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How changes in the school year affect students' mental health

While every district's plan looks different one thing is the same: there will be big changes. That can take a toll on a kid's mental well being.

GREENSBORO, N.C. — School districts are getting ready to welcome students back but the school year will look like nothing we've seen before. Many kids will embark on another few weeks of learning from home. Those who do go to school will enter buildings under strict new rules and guidelines to protect people from the coronavirus. 

All of the changes can affect a student's mental health. Dr. Nanette Funderburk, a licensed professional therapist, says kids need the personal relationships that come with going back to school. 

"As human beings we are built to have that interpersonal contact and when we don't have that contact, things can start to shift for us in a way that may not be positive," she said.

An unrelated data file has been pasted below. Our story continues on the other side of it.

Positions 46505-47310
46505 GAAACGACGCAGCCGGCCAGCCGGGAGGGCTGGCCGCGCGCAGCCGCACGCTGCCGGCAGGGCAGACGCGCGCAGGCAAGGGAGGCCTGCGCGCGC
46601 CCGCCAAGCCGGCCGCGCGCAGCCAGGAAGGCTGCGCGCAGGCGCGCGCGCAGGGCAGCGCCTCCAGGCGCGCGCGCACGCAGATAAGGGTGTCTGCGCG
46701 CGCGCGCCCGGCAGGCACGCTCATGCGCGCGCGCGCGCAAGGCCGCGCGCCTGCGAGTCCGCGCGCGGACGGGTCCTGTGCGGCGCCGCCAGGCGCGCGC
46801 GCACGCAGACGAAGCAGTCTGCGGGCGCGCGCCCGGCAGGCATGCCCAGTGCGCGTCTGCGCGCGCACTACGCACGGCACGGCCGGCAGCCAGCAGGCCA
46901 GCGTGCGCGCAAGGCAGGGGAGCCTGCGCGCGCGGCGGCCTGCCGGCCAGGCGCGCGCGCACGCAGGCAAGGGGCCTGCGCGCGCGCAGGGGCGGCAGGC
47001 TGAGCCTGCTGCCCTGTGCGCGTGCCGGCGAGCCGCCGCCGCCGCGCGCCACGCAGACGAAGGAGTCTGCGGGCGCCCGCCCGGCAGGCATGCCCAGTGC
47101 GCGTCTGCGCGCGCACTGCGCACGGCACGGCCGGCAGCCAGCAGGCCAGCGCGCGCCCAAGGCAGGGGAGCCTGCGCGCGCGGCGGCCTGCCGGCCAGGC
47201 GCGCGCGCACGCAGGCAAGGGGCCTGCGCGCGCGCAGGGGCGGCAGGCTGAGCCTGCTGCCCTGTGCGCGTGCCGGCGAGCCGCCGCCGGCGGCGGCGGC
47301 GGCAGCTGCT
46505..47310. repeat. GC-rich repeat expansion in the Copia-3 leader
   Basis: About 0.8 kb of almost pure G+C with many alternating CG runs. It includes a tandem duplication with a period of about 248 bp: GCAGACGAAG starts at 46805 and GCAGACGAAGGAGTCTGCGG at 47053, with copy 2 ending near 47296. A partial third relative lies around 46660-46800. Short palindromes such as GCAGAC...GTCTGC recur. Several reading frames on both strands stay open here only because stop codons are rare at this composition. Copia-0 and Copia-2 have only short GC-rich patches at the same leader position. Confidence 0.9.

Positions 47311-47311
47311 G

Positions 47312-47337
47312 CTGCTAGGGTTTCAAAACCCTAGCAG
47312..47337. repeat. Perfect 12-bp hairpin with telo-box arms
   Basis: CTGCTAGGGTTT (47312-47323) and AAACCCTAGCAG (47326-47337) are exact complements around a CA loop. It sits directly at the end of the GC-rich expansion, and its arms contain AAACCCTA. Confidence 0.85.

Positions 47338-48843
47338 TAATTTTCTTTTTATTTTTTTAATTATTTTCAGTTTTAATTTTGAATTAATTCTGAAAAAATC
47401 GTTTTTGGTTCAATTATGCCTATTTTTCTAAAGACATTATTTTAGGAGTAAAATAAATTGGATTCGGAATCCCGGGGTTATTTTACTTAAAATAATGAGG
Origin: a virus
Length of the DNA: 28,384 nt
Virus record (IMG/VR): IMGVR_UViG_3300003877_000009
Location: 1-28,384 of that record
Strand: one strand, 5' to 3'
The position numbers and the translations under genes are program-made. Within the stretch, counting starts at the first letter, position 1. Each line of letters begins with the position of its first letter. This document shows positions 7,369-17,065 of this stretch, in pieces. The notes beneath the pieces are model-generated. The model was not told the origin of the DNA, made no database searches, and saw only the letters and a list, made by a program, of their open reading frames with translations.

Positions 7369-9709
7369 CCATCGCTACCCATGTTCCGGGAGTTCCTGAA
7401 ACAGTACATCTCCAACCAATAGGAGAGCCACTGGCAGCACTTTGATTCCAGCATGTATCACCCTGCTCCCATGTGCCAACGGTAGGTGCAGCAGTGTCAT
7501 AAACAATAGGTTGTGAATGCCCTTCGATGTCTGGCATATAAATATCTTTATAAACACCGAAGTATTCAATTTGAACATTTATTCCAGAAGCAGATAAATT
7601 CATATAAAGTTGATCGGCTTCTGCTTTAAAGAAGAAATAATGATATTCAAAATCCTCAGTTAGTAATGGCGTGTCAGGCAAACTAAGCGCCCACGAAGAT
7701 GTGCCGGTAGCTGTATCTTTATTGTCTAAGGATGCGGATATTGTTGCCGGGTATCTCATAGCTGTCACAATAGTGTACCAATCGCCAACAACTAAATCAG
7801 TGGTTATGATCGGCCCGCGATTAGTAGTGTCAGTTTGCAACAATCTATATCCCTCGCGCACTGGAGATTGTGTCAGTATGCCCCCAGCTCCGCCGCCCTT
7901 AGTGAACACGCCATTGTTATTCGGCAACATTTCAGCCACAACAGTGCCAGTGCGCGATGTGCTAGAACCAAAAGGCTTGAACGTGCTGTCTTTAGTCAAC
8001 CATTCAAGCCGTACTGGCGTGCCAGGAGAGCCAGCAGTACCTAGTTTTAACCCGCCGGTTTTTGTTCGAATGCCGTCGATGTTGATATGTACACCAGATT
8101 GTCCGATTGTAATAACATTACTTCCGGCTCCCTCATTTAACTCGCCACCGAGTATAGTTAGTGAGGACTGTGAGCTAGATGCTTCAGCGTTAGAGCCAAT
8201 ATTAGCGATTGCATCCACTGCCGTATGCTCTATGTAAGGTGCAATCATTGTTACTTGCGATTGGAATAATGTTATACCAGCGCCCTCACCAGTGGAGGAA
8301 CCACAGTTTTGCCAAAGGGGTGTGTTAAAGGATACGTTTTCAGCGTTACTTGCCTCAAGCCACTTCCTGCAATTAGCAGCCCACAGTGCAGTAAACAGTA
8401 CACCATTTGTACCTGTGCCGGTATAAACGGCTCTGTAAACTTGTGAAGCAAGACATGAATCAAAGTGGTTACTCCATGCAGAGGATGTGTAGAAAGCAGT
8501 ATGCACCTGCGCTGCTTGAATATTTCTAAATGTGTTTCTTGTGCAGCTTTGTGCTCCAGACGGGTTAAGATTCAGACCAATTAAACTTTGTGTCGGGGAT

The balance between keeping kids safe from the virus and mitigating the possible negative side effects of staying home is something districts across the country are struggling with. 

Dr. Funderburk says kids learn to be adults in school. They learn how to settle differences, have conversations and express how they feel.

"We learn how to do life by being children first," she said. "Some of this is being thwarted for them in ways that may be able to be made up later."

Big changes at school may be overwhelming to kids. Dr. Funderburk says being up front with your student about what's to come can alleviate some of that stress. 

"You want to be up front with them so that number one, they know that when you come to me I recognize that, 'okay, they're saying it, I can believe it and I can start to act on what you've told me,'" she said.

Funderburk says kids can feel parent's stress and pick up your nervous tendencies. So how you handle the changes correlates to how they will perceive the upcoming year. 

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